When I was a child, about eight- or nine-years-old, my mother went to the hospital to have her third child. My brother and I were packed off to an aunt and uncle’s house. There we got involved in a game that was more than a game.
Now, this aunt and uncle had five children. The two oldest were off to college. The two youngest were about the same age as my brother and I. The middle child was a teenager, uninterested and uninvolved in the lives of children.
My aunt and uncle’s old farmhouse held an attic with two bedroom spaces, each holding a pair of bunk beds. The second-floor held four more bedrooms. A living room, kitchen, dining room, and den made up the first floor. And there was a basement, the realm of the children. The basement had several rooms of bookcases and cabinets and a door to the outside.
Outside was a wonder. A grape arbor and an orchard gave us plenty of room to be rowdy kids running around.
The three boys and I invented an adventure game. Being the only girl, I was the heroine or the damsel in distress, depending on the turn of the play. The boys were the heroes and occasional victims. The evil villain was invisible, an unknown who left threatening notes. We dashed in and out of the basement, zig-zagged through the spooky fruit trees and grabby grape vines, uncovered clues and threatening notes, did heroic deeds, and wore ourselves out with fun.
Memory fails to recall what quieter activities filling the evening after our meal. What I remember is climbing upstairs to the attic bedroom, into the lower bunk, and falling fast asleep.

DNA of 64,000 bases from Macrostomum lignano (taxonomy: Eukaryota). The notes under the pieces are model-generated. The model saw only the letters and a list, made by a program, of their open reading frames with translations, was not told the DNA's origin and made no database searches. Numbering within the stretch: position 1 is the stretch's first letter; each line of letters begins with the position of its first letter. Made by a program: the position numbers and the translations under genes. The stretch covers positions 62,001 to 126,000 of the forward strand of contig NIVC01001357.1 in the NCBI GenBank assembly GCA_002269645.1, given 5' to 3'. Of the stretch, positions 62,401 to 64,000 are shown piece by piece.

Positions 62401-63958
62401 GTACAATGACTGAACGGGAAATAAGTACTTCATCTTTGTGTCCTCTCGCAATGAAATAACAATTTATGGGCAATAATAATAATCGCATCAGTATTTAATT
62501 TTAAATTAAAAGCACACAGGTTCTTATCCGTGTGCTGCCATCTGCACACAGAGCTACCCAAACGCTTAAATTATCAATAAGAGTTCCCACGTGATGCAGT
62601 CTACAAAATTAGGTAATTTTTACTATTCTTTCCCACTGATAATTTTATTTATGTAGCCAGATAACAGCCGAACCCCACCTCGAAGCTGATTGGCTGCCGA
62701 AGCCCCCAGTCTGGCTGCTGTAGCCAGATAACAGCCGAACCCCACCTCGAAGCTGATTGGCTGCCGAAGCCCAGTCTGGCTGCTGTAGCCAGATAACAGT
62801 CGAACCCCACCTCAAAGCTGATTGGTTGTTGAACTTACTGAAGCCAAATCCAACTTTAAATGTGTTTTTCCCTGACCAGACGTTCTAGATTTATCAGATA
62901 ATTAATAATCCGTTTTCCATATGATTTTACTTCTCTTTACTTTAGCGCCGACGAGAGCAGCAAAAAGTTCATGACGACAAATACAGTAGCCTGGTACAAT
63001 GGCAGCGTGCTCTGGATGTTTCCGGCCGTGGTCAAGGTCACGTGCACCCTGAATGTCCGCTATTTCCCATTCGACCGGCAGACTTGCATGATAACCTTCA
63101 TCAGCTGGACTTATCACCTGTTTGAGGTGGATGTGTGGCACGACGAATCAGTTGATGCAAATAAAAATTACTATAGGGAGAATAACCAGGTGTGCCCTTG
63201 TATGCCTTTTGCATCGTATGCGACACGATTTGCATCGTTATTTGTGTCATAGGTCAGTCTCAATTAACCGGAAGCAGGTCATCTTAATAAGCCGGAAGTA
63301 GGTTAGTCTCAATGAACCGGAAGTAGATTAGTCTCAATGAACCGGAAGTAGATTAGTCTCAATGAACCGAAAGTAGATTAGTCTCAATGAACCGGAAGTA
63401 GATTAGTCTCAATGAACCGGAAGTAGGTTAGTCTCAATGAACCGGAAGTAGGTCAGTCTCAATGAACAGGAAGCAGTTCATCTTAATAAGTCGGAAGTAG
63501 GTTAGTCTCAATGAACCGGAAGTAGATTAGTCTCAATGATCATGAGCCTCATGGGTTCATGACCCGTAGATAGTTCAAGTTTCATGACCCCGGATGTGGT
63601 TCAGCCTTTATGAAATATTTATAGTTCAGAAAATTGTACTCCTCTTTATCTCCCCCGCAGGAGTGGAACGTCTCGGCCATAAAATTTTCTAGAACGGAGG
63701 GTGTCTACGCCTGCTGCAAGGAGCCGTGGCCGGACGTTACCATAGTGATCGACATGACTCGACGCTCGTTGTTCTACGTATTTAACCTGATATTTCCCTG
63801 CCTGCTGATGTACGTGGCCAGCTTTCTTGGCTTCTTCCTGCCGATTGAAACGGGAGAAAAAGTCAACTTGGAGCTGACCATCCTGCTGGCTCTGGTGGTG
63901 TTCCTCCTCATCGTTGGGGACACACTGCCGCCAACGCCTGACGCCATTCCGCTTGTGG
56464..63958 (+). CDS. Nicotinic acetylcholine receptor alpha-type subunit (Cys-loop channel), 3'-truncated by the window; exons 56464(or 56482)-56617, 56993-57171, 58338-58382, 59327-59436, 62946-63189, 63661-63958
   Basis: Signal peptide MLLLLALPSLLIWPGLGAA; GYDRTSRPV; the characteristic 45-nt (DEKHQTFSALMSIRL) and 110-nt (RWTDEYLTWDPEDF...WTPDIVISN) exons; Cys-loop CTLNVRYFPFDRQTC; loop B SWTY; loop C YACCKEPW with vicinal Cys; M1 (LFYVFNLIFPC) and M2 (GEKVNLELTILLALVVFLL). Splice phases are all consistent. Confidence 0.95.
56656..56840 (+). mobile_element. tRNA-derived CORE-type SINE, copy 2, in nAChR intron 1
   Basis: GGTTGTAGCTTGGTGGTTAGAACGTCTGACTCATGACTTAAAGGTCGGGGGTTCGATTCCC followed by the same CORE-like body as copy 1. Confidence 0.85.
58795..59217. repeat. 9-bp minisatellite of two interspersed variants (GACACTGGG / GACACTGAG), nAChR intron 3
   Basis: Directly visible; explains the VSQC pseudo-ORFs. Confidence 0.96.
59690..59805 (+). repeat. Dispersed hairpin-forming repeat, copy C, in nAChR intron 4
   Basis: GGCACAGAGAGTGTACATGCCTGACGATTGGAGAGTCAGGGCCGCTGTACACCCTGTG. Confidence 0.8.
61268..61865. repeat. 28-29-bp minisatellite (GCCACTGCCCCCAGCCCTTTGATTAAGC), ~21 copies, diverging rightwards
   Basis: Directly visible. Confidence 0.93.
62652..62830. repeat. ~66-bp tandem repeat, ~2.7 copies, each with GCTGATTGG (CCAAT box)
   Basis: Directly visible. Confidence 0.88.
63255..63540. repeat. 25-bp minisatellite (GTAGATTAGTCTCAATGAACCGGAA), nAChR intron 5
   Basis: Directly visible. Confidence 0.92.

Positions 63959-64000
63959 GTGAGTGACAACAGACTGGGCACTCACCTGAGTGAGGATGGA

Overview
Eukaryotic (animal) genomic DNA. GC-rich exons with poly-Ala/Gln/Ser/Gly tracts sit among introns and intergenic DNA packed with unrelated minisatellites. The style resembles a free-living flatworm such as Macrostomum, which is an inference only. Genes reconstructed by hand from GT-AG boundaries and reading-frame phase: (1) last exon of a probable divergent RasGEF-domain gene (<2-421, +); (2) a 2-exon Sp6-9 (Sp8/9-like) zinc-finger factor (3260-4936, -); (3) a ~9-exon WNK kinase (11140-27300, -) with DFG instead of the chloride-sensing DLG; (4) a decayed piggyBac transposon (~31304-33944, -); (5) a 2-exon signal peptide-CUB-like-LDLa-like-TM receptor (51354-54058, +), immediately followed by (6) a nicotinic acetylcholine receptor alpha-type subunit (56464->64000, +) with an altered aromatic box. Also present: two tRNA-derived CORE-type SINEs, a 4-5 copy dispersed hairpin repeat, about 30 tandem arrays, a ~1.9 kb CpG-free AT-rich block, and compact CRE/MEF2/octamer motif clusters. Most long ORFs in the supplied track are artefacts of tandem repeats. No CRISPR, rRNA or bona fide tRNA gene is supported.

I woke gasping for air. Ice cold hands were around my throat, choking me! I couldn’t see who the cloaked villain was but screamed for help. The three boys rushed to the room and pounded the villain with their fists. Lights came on, the villain disappeared. I sobbed my tale of fear to my aunt and uncle.
The boy heroes identified the dastardly villain as my teen-aged cousin. My aunt and uncle punished him. They soothed me. The visit was short (probably not to my aunt and uncle). My brother and I went home and welcomed our new baby sister.
Today, I feel bad for my teenaged cousin. He took the game a little too far, perhaps, yet, the choking was minimal and momentary, or I wouldn’t have been able to scream. Looking back, I was frightened, but the fright was temporary. I have a fun-to-tell memory, my brother and cousins got to be real heroes, and I got a story, two blog posts, and a novel out of the adventure!
What do you recall fondly? Childhood memories? Adventures as a Teen? Trials and Tribulations of being an adult? Were any of your experiences more than a game? Any lessons you learned from these? Please share your story below in the comments below.